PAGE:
Brokers have expressed fears that they will be exposed to professional indemnity (PI) claims following insurers' moves to auto-lapse motor policies on the date of renewal.
At present, insurers offer a five-day 'period of grace' following the renewal date, but this is now to be removed completely. The policy will now be automatically lapsed unless notified by the broker of the client's wish to renew.
This follows the industry's move away from the traditional 14 days' grace renewal period in order to improve efficiency in hitting motor insurance database deadlines.
Biba technical services manager Graeme Trudgill said: "If there are no 'days of grace', brokers must tell insurers of the client's wish to renew by the renewal date."
Trudgill said Biba would recommend that brokers follow best practice guidelines, which it would circulate before Christmas.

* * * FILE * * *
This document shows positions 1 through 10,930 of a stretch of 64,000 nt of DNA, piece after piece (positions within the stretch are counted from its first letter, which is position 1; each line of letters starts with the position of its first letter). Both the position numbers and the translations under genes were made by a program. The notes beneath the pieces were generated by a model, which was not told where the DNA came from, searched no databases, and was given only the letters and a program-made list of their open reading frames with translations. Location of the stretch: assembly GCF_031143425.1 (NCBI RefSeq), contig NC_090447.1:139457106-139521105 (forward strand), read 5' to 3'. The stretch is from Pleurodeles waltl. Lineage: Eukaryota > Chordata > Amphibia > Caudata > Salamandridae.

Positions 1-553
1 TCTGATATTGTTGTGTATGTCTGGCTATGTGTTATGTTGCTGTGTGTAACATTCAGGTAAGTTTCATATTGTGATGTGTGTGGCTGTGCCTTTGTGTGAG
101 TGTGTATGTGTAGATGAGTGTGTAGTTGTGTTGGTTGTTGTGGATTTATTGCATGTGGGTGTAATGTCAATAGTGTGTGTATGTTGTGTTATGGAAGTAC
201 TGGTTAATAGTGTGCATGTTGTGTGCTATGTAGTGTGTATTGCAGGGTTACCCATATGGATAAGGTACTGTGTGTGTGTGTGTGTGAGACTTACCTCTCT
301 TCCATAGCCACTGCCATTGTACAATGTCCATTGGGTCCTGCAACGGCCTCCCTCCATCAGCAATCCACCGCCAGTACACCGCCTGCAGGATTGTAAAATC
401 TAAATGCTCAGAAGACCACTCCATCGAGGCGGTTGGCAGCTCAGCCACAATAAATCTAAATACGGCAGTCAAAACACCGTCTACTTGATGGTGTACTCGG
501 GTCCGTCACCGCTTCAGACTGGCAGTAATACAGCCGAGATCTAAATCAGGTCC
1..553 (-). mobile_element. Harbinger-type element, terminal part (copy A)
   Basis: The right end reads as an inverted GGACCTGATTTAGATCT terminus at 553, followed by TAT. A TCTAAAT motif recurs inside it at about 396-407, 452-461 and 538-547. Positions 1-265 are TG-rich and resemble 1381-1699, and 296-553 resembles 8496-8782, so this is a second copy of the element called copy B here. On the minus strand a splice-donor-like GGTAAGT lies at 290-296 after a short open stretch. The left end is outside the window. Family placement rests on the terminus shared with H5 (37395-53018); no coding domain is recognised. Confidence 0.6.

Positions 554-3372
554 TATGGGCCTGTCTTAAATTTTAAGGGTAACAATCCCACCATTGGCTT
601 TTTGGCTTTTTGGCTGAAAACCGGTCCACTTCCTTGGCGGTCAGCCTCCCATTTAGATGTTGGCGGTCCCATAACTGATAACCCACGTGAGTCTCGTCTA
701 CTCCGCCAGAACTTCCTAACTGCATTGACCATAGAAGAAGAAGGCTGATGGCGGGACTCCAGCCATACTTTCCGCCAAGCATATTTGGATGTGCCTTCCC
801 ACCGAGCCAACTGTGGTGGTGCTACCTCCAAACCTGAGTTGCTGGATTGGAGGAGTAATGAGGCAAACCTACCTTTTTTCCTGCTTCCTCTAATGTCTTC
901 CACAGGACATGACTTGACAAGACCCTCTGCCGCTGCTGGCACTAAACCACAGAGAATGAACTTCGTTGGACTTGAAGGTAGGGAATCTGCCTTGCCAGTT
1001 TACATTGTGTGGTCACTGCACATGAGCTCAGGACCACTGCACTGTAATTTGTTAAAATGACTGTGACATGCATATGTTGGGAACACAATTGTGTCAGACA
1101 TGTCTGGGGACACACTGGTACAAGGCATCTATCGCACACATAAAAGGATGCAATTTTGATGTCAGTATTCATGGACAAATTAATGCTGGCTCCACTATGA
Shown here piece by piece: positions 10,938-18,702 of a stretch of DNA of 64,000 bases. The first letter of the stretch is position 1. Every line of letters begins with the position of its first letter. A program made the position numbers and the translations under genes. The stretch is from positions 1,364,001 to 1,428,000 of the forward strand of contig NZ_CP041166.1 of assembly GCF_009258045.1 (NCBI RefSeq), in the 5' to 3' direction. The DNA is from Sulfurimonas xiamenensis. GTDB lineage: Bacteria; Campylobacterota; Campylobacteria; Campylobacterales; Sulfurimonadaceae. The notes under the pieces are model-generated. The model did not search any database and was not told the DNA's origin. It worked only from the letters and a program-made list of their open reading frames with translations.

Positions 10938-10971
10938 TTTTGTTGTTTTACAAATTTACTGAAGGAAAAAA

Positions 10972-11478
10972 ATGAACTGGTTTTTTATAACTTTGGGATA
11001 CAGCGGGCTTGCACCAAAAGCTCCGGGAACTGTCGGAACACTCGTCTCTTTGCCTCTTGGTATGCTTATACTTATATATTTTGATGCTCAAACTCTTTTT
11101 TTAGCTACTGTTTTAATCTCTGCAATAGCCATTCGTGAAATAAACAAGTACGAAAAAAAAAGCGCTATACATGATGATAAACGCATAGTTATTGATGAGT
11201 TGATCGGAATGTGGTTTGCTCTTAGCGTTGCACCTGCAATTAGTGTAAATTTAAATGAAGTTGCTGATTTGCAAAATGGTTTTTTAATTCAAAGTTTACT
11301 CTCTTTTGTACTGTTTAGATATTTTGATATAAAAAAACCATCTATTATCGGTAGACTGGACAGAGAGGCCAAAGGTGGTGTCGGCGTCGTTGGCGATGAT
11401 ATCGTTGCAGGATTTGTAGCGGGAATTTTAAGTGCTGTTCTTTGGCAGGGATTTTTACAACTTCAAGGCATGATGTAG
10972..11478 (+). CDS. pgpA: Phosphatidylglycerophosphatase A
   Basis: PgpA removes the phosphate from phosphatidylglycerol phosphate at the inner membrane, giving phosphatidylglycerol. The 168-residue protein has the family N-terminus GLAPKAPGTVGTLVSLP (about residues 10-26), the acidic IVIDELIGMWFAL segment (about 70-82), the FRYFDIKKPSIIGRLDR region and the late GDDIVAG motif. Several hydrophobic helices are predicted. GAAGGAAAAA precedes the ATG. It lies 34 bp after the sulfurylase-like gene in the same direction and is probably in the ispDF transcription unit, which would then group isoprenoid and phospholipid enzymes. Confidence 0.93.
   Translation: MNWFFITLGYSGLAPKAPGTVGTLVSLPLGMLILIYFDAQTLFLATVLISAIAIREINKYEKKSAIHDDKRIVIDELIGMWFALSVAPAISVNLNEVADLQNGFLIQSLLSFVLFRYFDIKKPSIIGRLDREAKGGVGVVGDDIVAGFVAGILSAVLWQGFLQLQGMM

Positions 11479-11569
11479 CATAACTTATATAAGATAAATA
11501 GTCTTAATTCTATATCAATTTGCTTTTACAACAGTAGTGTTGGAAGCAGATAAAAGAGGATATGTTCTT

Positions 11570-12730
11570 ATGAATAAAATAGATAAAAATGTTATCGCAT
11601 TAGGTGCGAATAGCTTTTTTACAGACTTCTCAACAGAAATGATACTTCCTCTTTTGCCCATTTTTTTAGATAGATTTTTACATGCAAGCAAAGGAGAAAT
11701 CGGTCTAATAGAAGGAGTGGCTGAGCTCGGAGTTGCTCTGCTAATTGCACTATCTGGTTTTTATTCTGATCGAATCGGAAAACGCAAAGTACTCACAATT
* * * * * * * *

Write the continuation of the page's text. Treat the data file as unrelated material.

He added that this could entail the inclusion of a provision in the terms of business agreements between brokers and insurers to ensure that brokers meet renewal date deadlines.
But brokers said the change could cause "a massive headache" for the intermediary market.
Managing director of Marrs Insurance Brokers, Mark Coffer, said: "This is just another service which the insurer is dumping on the broker.
"It could leave the broker open to being sued by a policyholder who doesn't know that 'days of grace' have been cancelled."
Coffer said AXA had informed him that it would lapse non-EDI policies unless physically notified by the broker of renewal.
"Phoning them is a nonsense," he said. "The whole thing is rubbish."
Steve McPherson, sales director of motor broker Allen & Allen, said: "[Auto-lapsing] will cause a big problem unless insurers launch a campaign to inform customers of what they are doing."
Helen Ascroft, Community Broking Group's insurance services manager, said: "Insurers do tell policyholders that days of grace have been cancelled, but it doesn't jump off the page of the policy document so many people don't know about it."